Hospital-acquired Clostridium difficile infection amongst ICU and burn patients in Kuwait

Med Princ Pract. Jan-Mar 2002;11(1):23-8. doi: 10.1159/000048656.


Objectives: To prospectively study the prevalence of nosocomially acquired Clostridium difficile, a major cause of diarrhoea in hospitalized patients, in the intensive care units (ICUs) and burn unit (BUs) of three teaching hospitals in Kuwait.

Methods: During a 1-year prospective study, stool/rectal swabs were obtained from 344 patients admitted into the ICUs of Mubarak Hospital (ICU-1), the Kuwait Cancer Control Centre (ICU-2), and the BU of Ibn Sina Hospital. The presence of C. difficile and/or its toxin was detected by serially culturing the specimens on differential, selective and enriched media and the use of TOX-A/B test, on admission and at subsequent 1-weekly interval until discharge.

Results: Out of the 344 patients admitted into these units, over a study period of 1 year, only 263 (77%) were evaluable. All of them had negative stool culture/toxin on admission. Overall, 25 (9.5%) of these 263 patients acquired C. difficile during their hospitalization. Thirteen (7%) of 187 patients acquired C. difficile in ICU-1, 9 (36%) of 25 on ICU-2 and 3 (5.9%) of 51 patients in BU. Eight (32%) developed diarrhoea attributable only to C. difficile and/or toxin, and the remaining 17 (68%) were asymptomatic: none had pseudomembranous colitis. The diarrhoea in these patients was associated with antibiotic use, the main trigger-antibiotics being the third-generation cephalosporins. Acquisition occurred within 4-53 days of admission, with the majority occurring in the first 15 days.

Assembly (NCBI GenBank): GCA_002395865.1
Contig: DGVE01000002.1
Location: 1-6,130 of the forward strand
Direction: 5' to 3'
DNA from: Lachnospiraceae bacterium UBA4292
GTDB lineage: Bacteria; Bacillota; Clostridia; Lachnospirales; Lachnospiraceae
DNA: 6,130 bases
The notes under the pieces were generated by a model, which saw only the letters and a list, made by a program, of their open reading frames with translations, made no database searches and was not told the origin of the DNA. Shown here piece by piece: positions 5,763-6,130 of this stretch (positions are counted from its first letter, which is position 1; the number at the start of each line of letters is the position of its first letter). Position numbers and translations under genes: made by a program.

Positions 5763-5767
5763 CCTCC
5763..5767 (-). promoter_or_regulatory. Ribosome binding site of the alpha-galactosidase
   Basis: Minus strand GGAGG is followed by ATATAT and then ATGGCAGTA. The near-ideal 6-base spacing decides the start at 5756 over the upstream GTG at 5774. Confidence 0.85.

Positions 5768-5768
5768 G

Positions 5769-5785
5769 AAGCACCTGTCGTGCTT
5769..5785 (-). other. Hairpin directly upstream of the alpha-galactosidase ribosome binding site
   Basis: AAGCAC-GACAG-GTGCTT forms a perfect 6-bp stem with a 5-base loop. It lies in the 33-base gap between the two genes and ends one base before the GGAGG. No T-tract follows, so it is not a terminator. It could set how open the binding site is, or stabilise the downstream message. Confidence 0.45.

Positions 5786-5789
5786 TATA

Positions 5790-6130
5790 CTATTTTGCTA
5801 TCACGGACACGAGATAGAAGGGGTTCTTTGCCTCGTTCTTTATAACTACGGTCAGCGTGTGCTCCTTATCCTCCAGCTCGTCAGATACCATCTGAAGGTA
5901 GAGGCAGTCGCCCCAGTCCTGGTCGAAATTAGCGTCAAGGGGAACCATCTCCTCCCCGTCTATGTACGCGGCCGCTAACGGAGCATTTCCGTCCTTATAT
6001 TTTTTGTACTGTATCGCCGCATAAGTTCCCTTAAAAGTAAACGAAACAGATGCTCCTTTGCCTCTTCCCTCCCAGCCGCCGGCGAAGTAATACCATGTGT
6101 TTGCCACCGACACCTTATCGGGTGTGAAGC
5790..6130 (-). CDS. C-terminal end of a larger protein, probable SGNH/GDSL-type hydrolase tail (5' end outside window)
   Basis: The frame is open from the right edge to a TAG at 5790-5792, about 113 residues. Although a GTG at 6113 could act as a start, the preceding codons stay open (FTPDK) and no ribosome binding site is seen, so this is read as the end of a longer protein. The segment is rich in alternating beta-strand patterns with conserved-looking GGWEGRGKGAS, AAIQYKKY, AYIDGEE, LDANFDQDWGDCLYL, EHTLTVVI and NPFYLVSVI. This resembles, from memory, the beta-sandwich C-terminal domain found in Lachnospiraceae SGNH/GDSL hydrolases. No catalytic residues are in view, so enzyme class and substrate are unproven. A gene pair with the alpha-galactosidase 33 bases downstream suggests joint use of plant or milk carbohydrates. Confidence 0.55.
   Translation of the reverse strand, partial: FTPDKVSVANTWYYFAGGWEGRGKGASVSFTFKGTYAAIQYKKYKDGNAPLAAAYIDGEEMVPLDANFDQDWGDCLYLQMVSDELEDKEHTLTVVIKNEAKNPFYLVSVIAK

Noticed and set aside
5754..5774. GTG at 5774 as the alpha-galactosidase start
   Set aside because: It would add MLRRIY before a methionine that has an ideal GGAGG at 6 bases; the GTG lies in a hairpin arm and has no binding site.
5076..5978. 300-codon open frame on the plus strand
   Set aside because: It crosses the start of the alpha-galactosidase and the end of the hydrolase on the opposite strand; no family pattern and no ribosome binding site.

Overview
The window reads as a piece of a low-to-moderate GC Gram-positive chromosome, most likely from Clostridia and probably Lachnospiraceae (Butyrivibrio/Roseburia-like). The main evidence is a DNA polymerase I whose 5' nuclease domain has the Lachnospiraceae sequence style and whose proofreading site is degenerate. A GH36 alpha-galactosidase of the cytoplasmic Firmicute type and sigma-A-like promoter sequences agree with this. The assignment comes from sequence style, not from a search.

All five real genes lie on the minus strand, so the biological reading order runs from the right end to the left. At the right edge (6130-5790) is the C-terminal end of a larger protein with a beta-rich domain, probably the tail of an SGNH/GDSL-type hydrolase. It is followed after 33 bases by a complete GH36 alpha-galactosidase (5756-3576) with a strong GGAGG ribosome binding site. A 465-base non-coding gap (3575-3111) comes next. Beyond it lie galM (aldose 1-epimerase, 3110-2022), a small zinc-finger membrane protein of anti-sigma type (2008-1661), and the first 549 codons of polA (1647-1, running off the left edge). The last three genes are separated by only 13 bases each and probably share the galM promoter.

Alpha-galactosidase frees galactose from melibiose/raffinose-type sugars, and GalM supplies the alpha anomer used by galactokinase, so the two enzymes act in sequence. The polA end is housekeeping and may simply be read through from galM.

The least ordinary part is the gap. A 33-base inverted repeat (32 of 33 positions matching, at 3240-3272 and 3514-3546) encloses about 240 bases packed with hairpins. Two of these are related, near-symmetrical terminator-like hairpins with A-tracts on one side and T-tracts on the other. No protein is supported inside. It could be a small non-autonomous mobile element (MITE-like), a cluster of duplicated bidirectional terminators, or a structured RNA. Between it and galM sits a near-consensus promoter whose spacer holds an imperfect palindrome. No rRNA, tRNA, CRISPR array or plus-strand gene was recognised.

Conclusion: Overall, the prevalence of hospital-acquired C. difficile infection/colonization was less than 10%. The use of third-generation cephalosporins was high and was related to the development of diarrhoea. Once acquired, diarrhoea developed in about one third of C. difficile-positive cases, an indication that C. difficile infection/colonization endemic in the hospital ICUs studied is usually transmitted among the hospitalized patients.

Publication types

  • Research Support, Non-U.S. Gov't

MeSH terms

  • Adolescent
  • Adult
  • Burn Units / statistics & numerical data*
  • Burns / epidemiology*
  • Child
  • Child, Preschool
  • Clostridioides difficile / isolation & purification*
  • Comorbidity
  • Cross Infection / epidemiology*
  • Diarrhea / microbiology
  • Enterocolitis, Pseudomembranous / epidemiology*
  • Enterocolitis, Pseudomembranous / microbiology
  • Enterocolitis, Pseudomembranous / transmission
  • Hospitalization / statistics & numerical data
  • Humans
  • Infant
  • Infectious Disease Transmission, Professional-to-Patient
  • Intensive Care Units / statistics & numerical data*
  • Kuwait / epidemiology
  • Middle Aged
  • Prevalence
  • Prospective Studies
  • Time Factors